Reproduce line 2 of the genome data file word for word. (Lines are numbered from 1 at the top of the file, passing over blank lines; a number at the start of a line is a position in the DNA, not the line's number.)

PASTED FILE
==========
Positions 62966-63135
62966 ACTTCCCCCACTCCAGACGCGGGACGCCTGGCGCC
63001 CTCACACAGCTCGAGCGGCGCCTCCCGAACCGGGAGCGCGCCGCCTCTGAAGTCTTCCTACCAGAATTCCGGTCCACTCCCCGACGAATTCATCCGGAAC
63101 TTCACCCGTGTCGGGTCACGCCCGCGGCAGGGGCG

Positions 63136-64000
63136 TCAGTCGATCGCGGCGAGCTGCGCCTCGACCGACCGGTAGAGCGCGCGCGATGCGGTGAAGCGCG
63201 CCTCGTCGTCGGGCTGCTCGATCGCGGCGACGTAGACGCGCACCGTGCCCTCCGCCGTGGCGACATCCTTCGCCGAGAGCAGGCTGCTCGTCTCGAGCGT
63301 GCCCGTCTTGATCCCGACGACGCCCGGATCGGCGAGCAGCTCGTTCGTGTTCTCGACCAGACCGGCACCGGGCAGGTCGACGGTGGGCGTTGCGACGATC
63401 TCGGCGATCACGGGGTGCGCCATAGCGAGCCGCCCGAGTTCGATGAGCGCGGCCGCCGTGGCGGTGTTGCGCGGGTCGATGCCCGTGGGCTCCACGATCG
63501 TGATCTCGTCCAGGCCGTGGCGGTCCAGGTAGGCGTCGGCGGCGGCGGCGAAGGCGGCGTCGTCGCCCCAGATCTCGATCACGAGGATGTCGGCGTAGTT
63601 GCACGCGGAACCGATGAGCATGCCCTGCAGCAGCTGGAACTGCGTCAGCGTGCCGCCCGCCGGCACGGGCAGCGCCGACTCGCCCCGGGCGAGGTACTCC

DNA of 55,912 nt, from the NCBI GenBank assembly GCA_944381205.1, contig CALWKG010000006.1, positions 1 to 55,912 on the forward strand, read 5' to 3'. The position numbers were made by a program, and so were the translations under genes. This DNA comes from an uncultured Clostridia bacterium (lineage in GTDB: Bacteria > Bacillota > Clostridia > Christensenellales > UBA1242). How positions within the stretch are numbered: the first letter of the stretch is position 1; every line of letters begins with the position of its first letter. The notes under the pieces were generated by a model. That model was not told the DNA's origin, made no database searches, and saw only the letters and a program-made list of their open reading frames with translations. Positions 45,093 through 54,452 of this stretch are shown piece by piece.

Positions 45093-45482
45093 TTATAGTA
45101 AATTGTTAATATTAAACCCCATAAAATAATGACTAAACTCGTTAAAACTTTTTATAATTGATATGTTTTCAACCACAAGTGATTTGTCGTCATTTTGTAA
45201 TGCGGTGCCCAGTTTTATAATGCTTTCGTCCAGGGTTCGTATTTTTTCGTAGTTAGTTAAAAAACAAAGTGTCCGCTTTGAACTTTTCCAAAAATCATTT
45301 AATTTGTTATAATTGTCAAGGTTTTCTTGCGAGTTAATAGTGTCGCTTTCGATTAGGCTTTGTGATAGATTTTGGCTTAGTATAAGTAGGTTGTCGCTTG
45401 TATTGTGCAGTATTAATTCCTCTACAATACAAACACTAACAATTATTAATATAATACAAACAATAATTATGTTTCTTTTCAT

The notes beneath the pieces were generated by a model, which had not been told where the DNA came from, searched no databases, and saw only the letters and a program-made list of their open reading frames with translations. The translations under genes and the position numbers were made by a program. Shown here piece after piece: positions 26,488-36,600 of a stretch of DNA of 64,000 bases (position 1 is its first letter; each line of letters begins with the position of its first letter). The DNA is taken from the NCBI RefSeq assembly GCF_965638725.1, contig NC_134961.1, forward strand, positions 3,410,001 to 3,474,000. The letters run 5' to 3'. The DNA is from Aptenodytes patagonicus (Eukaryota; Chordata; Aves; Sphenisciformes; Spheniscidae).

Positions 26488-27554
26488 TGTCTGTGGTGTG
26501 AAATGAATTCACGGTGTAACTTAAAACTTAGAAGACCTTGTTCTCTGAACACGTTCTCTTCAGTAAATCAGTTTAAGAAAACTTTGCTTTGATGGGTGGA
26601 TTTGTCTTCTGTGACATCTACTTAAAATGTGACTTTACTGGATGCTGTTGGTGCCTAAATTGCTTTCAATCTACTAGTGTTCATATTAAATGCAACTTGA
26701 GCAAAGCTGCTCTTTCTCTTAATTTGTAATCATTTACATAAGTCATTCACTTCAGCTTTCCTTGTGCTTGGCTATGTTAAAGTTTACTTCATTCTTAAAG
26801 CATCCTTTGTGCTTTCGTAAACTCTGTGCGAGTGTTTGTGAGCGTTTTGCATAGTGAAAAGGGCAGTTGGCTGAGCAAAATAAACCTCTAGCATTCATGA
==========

62966 ACTTCCCCCACTCCAGACGCGGGACGCCTGGCGCC